Added by on 2013-03-14

google apps
As teachers, our plates are perpetually and impossibly full. The idea of adding one more component – such as incorporating technology into instruction – can seem daunting to say the least. In my own attempts to incorporate technology into my practice, Google has been the most valuable tool I have found thus far. Not only does it increase my ability to organize my instructional tools, but it also allows me to incorporate more technology when I feel ready to do so.

Why use Google Apps?

google-apps-educationGoogle provides a multitude of Apps that can be accessed through multiple mediums – computer, smartphone, or tablet. Apps range from the Microsoft Office-like suite which allows you to create documents, spreadsheets, presentations and such, to more expensive programs such as a site-creator or centralized grading and email system for the whole school.
These apps are all free and come with varying levels of privacy ranging from completely public on the web to limited only through sharing with specific contacts. Not only are Apps free but as someone who generally prefers her pen and paper, I can vouch for the fact that they are also very intuitive and easy to use. This large variety of products is really fundamental to helping you manage all the components of your teaching centrally.

So how can I use Google Apps in my teaching?

google-edu-appsTo showcase the management advantage of Google Apps, I will highlight an example of how I use Google Apps in my own instruction. Currently, I am a student teacher and thus working within the classroom set up of another educator. By extension, I have much more restriction in terms of how much I can infuse technology into my practice. I am not in a position to empower my students to use technology independently, I do however, use Google Apps to plan for the Civics course which I lead teach.
To do this, I first created a folder in my Google Drive (you can think of this like a storage space on the internet versus on the hard drive of your computer) titled ‘Civics’. Within the Civics folder I created a Google Spreadsheet where I have all my lesson plans for the entire course. In this Spreadsheet, I have the long term vision of where I want to go with the course, daily lesson plans broken up under tabs for each unit, links to the different resources I want to use for each lesson, and reflections I have made about how well certain lessons or activities went and how they can be improved. In addition to my planning spreadsheet, I also create and store all my assessments, activities, notes, or otherwise related ideas in the Civics folder and add to them as I go along teaching the course. Once I finish a unit, I put all related documents to that unit under a sub-folder titled ‘Unit One – American and Civic Identity’ or the appropriate unit number. Everything I used for my Civics class can be found in my Civics folder on my Google Drive.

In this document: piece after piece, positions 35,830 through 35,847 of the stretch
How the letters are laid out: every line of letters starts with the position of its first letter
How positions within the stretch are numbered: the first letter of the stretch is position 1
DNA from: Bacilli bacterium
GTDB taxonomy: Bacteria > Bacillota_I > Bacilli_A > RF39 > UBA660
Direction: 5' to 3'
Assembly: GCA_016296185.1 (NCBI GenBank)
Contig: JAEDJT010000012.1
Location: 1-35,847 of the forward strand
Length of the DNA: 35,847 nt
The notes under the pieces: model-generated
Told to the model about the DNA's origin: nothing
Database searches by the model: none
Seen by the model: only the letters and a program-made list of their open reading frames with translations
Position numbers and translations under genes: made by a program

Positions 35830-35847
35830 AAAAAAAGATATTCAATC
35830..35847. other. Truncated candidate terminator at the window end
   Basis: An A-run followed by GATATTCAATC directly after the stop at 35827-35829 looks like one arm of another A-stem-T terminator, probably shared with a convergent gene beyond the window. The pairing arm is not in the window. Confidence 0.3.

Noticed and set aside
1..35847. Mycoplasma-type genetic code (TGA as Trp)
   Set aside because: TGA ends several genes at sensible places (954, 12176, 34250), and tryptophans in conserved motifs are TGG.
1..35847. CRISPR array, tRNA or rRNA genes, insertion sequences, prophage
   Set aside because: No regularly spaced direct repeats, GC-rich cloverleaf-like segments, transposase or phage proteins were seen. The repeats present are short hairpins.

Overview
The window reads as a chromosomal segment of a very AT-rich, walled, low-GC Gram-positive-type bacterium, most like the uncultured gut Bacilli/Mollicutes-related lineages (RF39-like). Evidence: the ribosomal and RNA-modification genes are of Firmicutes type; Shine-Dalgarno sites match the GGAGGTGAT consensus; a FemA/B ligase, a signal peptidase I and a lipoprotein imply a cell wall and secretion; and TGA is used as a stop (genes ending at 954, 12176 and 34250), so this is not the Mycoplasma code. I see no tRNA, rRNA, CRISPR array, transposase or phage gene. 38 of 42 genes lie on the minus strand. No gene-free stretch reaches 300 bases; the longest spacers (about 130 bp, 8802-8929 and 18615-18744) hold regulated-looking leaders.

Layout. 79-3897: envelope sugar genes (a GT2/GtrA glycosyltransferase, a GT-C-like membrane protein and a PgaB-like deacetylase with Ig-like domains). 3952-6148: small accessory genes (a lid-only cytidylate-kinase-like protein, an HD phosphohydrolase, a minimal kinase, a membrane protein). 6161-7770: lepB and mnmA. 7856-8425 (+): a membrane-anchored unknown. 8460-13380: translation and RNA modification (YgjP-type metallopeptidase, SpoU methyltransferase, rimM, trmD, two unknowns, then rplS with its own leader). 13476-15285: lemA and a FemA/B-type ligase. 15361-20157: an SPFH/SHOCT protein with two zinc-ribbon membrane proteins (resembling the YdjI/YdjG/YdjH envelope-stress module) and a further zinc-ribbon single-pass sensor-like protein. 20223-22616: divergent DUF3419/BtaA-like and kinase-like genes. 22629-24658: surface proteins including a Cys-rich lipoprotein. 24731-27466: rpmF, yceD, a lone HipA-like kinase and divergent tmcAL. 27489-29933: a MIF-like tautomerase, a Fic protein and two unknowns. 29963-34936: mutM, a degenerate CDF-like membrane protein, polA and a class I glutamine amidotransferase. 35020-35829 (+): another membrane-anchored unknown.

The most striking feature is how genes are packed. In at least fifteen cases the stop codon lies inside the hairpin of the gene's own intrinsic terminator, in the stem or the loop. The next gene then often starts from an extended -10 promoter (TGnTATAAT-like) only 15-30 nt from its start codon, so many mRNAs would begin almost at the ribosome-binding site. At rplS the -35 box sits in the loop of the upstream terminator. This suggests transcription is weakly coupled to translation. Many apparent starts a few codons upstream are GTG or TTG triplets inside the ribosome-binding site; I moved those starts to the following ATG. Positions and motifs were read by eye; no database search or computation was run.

The fact that I have all of this in one place is great because when, as an in-service teacher, I get the chance to teach the course or one similar to it, I will have immediate access to everything that I had already worked on related to Civics. Additionally, I will be able to make changes to the activities I made before and thus continuously enhance and develop my instructional tools as I grow in the profession. I will be able to build and add to my previous experience instead of starting from scratch every time I teach a course.
chromebook-eduThis snapshot of how I am currently using Google Apps in my practice is not the end all or be all of Google’s usefulness in the classroom.The most powerful aspect of Google Apps that has been significant to my teaching is its exponential potential for growth within my practice. If your school has incorporated an online grading system, but you still have everything written out on your calendar, and you have students handing in large papers or homework periodically, you already know how easily you (and a couple of student papers) can get lost in the shuffle. With Google Apps, you can centralize all of those things in one place. You can have students utilize Google Docs to write their papers and then give them feedback instantly by commenting directly on their document. You can utilize Google Calendar to put all your dates in one place and then share that with students so that they can know when things are coming up. You can even synchronize both your docs and calendar across the whole school so that if the administration needs to update anything it will automatically show up across your Google products. Really, once you begin using Google Apps you start discovering that there are always more things to try and more room to grow.

Maybe not right now…

Currently, I am using technology to aid my own planning and organization, but have not yet helped my students utilize technology in their own learning process because I am not working in my own classroom. What is great about Google Apps though, is that when I am ready for that step, I can easily begin incorporating different Apps into my direct instruction of students. If right now you feel unable or overwhelmed by the idea of having to incorporate technology not only into your behind-the-scenes practice, but also directly with students, Google Apps is perfect for you. It gives you that space to grow comfortable with using one tool and then moving on to another one. Because Google Apps are so centralized, the more you gain familiarity with one tool, the more it will aid you in your use of other tools in the future.There is no rush then. Maybe right now you are not ready to transform your class into a technology haven, but you recognize the need for students to learn with technology. With Google Apps, as you grow in your own learning of technology, then you will be able to help your students grow with their own. Want to learn more? Click here to get started.